What happened: Several federal agencies were put under a media blackout in the first week of the Trump administration. Several of the targeted agencies have scientific research arms that work on environmental and climate change issues. All the blackouts had been lifted by the end of February.
Why it matters: While some observers noted that temporary halts to agency communications during a transition aren't unusual, the focus on agencies doing climate-related scientific work is disturbing—especially in the context of other signs that the administration intends to pursue an anti-science agenda with regard to climate change and other issues.
In the first week of the Trump administration, media blackouts were issued across many federal agencies including the United States Department of Agriculture (USDA), Department of the Interior (DOI), Department of Transportation (DOT), Health and Human Services (HHS), and the Environmental Protection Agency (EPA).
Some of these media blackout directives were reportedly touted only as a “recommendation” and developed within the agency, such as the directive issued at DOT. However, some directives, such as the one at EPA, were enforced, much more restrictive, and reported to have generated within the Trump administration. “Incoming media requests will be carefully screened,” one directive at EPA said. “Only send out critical messages, as messages can be shared broadly and end up in the press.” A memo to USDA staff by department leadership read, “In order for the Department to deliver unified, consistent messages, it’s important for the Office of Secretary to be consulted on media inquiries and proposed responses to questions related to legislation, budgets, policy issues, and regulations. Policy-related statements should not be made to the press without notifying and consulting the Office of the Secretary. This includes press releases and on and off the record conversations.” And staff within the Agricultural Research Service (ARS) were issued a separate email from ARS chief, Sharon Drumm, ordering staff to not publish any “outward facing” documents and news releases. “Starting immediately and until further notice, [the Agricultural Research Service] will not release any public-facing documents. This includes, but is not limited to, news releases, photos, fact sheets, news feeds, and social media content,” read the ARS email.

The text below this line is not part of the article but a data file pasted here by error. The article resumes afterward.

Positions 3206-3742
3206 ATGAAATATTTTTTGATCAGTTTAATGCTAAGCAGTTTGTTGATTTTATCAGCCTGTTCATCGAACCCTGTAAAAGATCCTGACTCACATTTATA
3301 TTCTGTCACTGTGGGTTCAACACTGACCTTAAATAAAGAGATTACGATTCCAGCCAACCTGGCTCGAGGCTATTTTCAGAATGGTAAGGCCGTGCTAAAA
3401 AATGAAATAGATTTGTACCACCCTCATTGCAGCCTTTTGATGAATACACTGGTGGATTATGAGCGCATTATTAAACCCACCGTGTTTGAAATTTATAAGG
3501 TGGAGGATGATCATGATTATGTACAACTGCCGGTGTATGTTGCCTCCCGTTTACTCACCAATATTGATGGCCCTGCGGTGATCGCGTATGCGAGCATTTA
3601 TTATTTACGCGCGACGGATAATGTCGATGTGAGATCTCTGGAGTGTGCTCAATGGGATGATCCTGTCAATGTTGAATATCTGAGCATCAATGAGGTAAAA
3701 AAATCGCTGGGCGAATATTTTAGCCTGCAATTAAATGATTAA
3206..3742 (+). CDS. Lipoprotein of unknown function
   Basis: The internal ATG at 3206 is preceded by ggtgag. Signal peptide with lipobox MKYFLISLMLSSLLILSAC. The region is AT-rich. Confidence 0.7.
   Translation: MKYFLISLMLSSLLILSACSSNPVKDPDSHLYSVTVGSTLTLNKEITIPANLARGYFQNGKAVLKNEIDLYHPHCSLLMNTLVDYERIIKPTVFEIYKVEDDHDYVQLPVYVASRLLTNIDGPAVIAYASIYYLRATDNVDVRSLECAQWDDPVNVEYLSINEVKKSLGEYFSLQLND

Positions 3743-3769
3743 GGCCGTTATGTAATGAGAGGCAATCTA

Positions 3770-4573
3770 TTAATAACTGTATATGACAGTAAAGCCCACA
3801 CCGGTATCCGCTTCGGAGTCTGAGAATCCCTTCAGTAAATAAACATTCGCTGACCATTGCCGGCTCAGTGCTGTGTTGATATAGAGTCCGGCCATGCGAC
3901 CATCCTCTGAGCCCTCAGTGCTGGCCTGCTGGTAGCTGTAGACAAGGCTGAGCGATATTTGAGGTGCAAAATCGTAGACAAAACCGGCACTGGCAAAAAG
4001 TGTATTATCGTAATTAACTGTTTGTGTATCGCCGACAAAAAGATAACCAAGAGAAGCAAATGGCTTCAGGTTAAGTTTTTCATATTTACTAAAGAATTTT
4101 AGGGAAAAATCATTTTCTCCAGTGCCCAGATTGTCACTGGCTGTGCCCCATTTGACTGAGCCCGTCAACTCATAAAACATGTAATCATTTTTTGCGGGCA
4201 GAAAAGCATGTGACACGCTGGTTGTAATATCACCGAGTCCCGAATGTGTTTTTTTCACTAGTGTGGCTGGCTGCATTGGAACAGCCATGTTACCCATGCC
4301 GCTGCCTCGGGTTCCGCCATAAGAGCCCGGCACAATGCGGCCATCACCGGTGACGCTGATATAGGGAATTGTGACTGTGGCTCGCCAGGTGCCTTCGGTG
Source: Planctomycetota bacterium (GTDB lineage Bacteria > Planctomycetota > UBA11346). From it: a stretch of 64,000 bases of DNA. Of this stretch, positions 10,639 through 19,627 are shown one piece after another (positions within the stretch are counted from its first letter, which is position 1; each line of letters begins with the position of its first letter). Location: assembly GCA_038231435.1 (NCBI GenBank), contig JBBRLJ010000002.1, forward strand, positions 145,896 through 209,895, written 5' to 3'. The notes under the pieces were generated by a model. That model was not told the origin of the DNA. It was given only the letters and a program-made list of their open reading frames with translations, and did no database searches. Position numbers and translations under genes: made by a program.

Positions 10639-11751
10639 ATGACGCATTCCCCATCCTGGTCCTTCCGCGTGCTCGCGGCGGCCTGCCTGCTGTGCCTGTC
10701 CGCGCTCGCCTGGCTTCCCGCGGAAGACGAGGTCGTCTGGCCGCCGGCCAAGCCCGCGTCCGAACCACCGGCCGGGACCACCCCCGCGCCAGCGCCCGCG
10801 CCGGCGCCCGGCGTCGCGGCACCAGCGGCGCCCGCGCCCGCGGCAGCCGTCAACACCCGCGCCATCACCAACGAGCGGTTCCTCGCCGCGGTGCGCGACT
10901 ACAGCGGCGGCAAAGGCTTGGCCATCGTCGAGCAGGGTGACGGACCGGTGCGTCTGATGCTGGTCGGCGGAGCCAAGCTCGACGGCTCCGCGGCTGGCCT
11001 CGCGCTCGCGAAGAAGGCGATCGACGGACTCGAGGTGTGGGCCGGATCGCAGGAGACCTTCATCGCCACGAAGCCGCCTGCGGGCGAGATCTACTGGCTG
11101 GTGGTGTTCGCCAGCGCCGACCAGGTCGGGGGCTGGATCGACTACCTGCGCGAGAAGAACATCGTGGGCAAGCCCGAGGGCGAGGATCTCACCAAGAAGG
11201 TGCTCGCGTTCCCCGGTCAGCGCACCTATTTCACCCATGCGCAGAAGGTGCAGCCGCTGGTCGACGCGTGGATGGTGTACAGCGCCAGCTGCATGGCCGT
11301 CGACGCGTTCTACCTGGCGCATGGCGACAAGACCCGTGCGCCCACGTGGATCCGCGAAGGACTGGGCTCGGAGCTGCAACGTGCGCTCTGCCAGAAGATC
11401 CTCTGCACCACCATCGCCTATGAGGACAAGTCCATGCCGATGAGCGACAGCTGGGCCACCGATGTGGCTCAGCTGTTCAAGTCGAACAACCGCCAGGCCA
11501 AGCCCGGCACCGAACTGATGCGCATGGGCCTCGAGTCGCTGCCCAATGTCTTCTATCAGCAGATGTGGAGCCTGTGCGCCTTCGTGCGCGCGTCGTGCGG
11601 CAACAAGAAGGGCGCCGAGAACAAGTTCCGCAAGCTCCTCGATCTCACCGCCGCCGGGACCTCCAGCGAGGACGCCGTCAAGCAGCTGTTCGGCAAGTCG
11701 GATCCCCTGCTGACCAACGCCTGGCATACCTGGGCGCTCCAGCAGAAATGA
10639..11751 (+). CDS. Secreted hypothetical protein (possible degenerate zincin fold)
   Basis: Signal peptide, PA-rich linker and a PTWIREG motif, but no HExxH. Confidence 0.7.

The media blackouts were not issued government wide—indeed, many other agencies with a strong scientific research arm, such as the National Aeronautics and Space Administration (NASA) and United States Geological Survey (USGS), continued to provide information to the public through their normal processes.
Federal agencies and staffers reported that a pause on communications was not uncommon during a presidential transition. In response to many inquiries about the gag order, EPA released the following statement on Tuesday, January 24, “The EPA fully intends to provide information to the public. A fresh look at public affairs and communications processes is common practice for any new Administration, and a short pause in activities allows for this assessment.” Similarly, ARS issued the following statement, “As the U.S. Department of Agriculture’s chief scientific in-house research agency, ARS values and is committed to maintaining the free flow of information between our scientists and the American public as we strive to find solutions to agricultural problems affecting America.” Other longtime federal employees echoed this sentiment, “I’ve lived through many transitions, and I don’t think this is a story. I don’t think that it’s fair to call it a gag order. This is standard practice. And the move with regard to grants, when a new administration comes in, you run things by them before you update the website,” a senior EPA career employee stated.